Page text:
College Hoops

2024 Final Four — NC State’s magical March and why we love the game

2024 Final Four -- NC State's magical March and why we love the game

A rusty commemorative soda can, a newspaper, a pocket schedule and a VHS tape with no machine to play it on.

That’s what my 1983 NC State Wolfpack collection is down to now. It used to be a museum. Boxes of T-shirts and caps, magazines and books, buttons and bumper stickers. All in red and white. All emblazoned with some combination of all-caps print: CARDIAC PACK, HUNGRY LIKE THE WOLF, DESTINY’S DARLINGS and NCAA CHAMPIONS.

They were, and are, my favorite team. That one team that even now, I can effortlessly rattle off every single member of the roster, from March Madness eternals Dereck Whittenburg and Lorenzo Charles to Tommy DiNardo and Walt Densmore, who shared four points on seven shots taken all season long. A huge poster of the April 11, 1983, cover of Sports Illustrated — “Miracle Workers” — hung on my bedroom and is still in a tube somewhere in my basement. Whenever I have played basketball, from church youth leagues to college intramurals to old man, knee brace leagues, I have donned No. 41. Why? Because those are the digits worn by the center on that team and the center of that SI cover, Thurl Bailey. And whenever I have stepped to a free throw line with that number on my chest, I have always run through the same pre-shoot routine: right foot forward, left foot slightly back, five dribbles eyes down, lock it in, look up, shoot it like a fadeaway. Why? Because that’s how the freshman who saved the season, Ernie Myers, did it.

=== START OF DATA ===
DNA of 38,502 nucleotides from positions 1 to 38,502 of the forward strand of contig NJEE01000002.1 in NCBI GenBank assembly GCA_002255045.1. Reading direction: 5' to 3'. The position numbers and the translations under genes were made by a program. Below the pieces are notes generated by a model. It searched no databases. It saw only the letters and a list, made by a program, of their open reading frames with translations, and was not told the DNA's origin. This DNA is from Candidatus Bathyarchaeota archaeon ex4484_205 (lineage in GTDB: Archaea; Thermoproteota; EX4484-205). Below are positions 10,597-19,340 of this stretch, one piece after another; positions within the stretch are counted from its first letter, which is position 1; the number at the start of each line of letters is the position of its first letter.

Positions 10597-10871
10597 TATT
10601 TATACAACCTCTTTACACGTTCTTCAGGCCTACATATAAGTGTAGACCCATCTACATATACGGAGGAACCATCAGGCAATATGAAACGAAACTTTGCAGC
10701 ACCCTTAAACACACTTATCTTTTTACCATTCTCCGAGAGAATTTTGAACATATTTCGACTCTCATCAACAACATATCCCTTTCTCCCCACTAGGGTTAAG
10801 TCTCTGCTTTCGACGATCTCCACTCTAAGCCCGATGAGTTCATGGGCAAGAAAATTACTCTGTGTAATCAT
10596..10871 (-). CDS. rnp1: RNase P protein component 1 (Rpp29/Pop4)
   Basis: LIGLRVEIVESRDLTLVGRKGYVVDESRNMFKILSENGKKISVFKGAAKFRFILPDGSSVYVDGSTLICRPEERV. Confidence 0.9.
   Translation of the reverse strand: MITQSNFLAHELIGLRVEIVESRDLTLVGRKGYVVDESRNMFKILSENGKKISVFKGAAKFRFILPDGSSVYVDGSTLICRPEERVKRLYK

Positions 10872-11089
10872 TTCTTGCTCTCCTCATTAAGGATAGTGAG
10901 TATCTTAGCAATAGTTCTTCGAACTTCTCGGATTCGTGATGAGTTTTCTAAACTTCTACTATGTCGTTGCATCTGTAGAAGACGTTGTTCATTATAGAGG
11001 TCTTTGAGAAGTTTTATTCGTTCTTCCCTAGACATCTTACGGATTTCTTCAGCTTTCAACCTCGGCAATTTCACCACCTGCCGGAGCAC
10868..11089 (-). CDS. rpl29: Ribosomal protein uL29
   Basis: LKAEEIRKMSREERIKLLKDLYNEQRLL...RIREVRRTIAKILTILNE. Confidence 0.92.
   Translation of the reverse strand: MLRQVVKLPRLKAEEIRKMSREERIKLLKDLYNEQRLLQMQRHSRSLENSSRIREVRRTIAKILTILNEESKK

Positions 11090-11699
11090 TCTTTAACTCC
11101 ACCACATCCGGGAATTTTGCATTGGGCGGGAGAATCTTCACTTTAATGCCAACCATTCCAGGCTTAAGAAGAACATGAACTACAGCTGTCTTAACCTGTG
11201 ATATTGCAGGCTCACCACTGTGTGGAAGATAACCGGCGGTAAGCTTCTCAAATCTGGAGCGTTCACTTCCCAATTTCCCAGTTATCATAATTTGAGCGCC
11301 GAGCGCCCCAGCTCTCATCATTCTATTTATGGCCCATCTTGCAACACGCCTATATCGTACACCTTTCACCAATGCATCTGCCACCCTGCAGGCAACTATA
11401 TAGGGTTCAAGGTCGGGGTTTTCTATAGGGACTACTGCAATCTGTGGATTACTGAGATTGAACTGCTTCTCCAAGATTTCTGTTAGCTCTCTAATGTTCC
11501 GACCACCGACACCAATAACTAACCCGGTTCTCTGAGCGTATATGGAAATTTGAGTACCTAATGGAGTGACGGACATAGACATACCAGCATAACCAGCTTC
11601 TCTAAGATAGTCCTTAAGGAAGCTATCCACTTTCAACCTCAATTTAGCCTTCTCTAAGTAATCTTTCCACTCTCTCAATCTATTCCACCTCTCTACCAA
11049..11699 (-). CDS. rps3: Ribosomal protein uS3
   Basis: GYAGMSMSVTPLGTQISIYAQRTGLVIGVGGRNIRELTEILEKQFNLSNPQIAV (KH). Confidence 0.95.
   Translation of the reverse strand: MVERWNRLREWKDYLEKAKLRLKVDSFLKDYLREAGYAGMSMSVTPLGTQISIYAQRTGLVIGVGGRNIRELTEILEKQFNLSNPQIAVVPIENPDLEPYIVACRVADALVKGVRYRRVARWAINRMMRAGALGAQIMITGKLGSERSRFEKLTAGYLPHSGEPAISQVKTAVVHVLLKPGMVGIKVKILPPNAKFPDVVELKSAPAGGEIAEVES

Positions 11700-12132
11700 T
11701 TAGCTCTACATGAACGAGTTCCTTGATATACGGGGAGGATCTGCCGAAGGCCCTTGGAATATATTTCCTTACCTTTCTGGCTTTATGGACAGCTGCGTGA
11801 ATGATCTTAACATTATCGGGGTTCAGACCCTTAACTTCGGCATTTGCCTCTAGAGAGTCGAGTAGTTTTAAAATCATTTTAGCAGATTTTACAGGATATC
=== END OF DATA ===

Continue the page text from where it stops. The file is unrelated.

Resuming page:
I didn’t attend NC State. But I grew up in Raleigh and went to elementary school basically across the street from campus, and I didn’t believe anything I would ever discover in my preteen life would manage to ignite my imagination and adrenaline like Star Wars and a stack of quarters at the arcade.

The 1983 Wolfpack did. However, unlike Han Solo and Pac-Man, these dudes were real. They lived in my town. They ate pizza at the same Italian joint as me. Most of them were still teenagers, not much older than me. And yet, they were superheroes. They still are. I met Bailey for the first time just three months ago, and in an instant, I was 12 again.

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